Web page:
Setting the stage for legalized slavery In California

1847 Map of Yerba Buena, aka San Francisco

1847 Map of Yerba Buena, aka San Francisco


As early as 1846, the powers that be in California were setting the stage for legal indenture, or enslavement, of Native Americans. 

 Captain John B. Montgomery was commander of the U.S.S. Portsmouth stationed at Yerba Buena, later known as San Francisco, when he received orders to claim the town for the United States.    Montgomery placed an American flag at the Plaza on July 9, 1846 and worked with Lieutenant Washington Bartlett, a junior officer on the Portsmouth, over the next five months to organize a local government for  San Francisco.

 In September, 1846, Montgomery issued the following proclamation.  On the surface, it appears to guard the Natives against illegal capture and enslavement, and in fact the title of the San Francisco history page where the proclamation is posted is called “End of Indian Slavery in San Francisco”.  But if you read closer, the wording simply transferred control of those natives from non-Americans to Americans by requiring those wanting Indian servants to obtain a contract from an American Justice.      It also requires that all natives “obtain service”, so they had to work for someone or risk “arrest and punishment by labor on the public works”.  



It having come to the knowledge of the Commander in Chief of the district that certain persons have been and still are imprisoning and holding to service Indians against their will, and without any legal contract, and without a due regard to their rights as freeman when not under legal contract for service.–It is hereby ordered that all persons so holding or detaining Indians shall release them, and permit them to return to their own homes, unless they can make a contract with them which shall be acknowledged before the nearest Justice, which contract, shall be binding upon both parties.

The Indian population must not be regarded in the light of slaves, but it is deemed necessary that the Indians within the Settlement shall have employment, with the right of choosing their own master and employers; and after having made such choice, they must abide by it, unless they can obtain permission in writing to leave, or the Justice on their complaint shall consider they have just cause to annul the contract, and permit them to obtain another employer.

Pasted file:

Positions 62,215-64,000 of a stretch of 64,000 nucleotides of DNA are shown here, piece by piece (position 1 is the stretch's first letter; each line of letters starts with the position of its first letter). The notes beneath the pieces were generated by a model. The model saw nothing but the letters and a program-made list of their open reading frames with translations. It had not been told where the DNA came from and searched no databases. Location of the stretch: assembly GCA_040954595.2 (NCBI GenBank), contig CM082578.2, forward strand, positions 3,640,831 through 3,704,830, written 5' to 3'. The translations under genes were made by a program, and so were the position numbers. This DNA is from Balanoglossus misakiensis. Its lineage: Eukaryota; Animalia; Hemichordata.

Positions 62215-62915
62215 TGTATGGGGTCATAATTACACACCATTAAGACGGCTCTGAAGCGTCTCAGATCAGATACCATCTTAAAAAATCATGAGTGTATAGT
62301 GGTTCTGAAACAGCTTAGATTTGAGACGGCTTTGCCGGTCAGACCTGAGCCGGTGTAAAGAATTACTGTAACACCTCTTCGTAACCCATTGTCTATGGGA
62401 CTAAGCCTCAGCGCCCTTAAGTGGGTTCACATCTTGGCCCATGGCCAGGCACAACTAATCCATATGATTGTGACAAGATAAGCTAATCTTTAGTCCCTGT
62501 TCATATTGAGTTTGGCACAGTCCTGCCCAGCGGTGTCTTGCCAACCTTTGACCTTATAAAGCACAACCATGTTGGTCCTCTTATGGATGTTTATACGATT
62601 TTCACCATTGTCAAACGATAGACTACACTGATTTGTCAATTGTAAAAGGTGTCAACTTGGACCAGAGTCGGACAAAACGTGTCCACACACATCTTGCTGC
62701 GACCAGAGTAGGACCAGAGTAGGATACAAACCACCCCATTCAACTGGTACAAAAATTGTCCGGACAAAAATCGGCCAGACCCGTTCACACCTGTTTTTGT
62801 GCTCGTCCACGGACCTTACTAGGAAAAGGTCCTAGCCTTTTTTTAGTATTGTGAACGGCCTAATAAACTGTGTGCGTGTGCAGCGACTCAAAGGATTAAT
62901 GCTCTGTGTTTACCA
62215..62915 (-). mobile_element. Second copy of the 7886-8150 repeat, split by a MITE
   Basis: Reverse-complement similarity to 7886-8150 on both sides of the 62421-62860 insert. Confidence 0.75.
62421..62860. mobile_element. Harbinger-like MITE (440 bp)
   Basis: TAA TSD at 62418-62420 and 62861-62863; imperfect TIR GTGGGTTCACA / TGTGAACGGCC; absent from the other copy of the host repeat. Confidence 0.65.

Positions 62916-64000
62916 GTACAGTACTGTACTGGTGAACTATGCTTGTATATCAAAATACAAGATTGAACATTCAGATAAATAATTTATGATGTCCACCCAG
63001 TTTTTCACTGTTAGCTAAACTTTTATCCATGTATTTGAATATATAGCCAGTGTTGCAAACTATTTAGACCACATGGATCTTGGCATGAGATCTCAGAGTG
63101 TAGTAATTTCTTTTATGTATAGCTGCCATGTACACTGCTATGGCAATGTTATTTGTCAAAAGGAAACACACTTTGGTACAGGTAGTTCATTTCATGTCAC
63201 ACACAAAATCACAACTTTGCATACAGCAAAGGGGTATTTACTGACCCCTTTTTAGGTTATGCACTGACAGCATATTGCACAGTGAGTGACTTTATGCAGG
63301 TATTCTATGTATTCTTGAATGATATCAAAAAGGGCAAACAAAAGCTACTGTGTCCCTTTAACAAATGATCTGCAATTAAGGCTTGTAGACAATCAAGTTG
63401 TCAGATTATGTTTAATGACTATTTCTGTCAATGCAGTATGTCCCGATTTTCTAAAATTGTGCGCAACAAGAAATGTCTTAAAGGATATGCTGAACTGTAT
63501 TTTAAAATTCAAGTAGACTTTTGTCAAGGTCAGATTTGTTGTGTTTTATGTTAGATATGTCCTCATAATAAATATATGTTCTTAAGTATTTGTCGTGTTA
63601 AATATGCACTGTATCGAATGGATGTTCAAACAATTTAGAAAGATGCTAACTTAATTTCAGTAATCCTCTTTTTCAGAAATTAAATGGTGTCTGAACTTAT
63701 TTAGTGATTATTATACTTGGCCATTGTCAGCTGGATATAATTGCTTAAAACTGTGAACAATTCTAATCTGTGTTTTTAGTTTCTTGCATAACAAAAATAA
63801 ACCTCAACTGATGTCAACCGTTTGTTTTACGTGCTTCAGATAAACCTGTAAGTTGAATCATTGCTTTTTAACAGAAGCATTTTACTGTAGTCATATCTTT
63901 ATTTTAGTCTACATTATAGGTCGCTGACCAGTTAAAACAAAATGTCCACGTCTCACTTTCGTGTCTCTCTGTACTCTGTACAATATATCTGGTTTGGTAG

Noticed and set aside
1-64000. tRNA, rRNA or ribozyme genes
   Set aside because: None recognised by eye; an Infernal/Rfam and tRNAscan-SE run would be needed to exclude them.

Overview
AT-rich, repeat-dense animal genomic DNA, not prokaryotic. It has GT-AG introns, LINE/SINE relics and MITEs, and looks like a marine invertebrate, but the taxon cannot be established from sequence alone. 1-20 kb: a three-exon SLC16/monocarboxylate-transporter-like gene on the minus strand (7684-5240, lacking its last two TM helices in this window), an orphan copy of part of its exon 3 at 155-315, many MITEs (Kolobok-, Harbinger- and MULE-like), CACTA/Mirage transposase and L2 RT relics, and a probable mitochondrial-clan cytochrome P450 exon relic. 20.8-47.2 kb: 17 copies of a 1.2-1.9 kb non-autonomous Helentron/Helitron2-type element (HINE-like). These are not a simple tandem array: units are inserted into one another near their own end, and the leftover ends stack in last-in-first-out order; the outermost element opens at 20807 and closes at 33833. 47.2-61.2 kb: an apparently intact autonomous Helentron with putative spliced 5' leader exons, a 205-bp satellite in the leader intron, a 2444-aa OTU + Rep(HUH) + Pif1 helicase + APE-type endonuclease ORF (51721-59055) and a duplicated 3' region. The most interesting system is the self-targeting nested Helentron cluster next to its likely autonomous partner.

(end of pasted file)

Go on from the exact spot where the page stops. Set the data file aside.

All Indians must be required to obtain service, and not be permitted to wander about the country in idle and dissolute manner; if found doing so they will be liable to arrest and punishment by labor on the Public Works at the direction of the Magistrate.

All Officers, civil or military, under my command are required to execute the terms of the order, and take notice of every violation thereof.

Given at head quarters in Yerba Buena
September 15, 1846.

Commanding District of San Francisco.

Published for the government of all concerned.

Washington A. Bartlett
Chief Magistrate.


2 Responses to Setting the stage for legalized slavery In California

  1. It must have been interesting to have the Indian sign a contract which he could not read. (smile, with tongue in cheek). One of the most difficult of decisions for the first Legislature in California was deciding if this was to be a “slave state” or free state. Regardless of what was said on paper, we know the result. My mother, a California Native American born in 1919, was still not considered a full-fledged citizen with all the rights attached to citizenship, AND, when I was born in 1940, my birth certificate said “part-Indian” – a fact not to be taken lightly. In the 1950s, when I was growing up in a small town in Northern California, being Indian was still an important factor in social class. In fact, in this year of 2009, being Indian is still a deficit in the minds of a great many people. My Great-grandmother was actually “sold” to a friend of her father when she was still a teenager in the late 1860s. The primary reason Indians in northwest California were allowed to live during the 1800s is because they were commodities, to be traded and sold, and had to live under the “protection” of a white owner in most cases.

    • lynette77 says:

      The primary reason Indians in northwest California were allowed to live during the 1800s is because they were commodities, to be traded and sold, and had to live under the “protection” of a white owner in most cases

      Boy, I wish I could discount or argue what you’re saying here, but too much information exists that supports your statement… I do hope your less correct when you say that being Native American is still a deficit today, but again, too many things tell me otherwise.

      The question becomes, why. I know there are stereotypes, and unfortunately there are situations that perpetuate them… yet there are just as many whites with the same problems…. So, where do we go from here?

      Regarding your grandmother, I think at least some girls were given, or even sold, to white men of the family’s choice, rather than risk her being taken, or simply raped, by someone else. I don’t know if you know the specifics, but perhaps this was the case here, especially since this was a friend of the fathers…?

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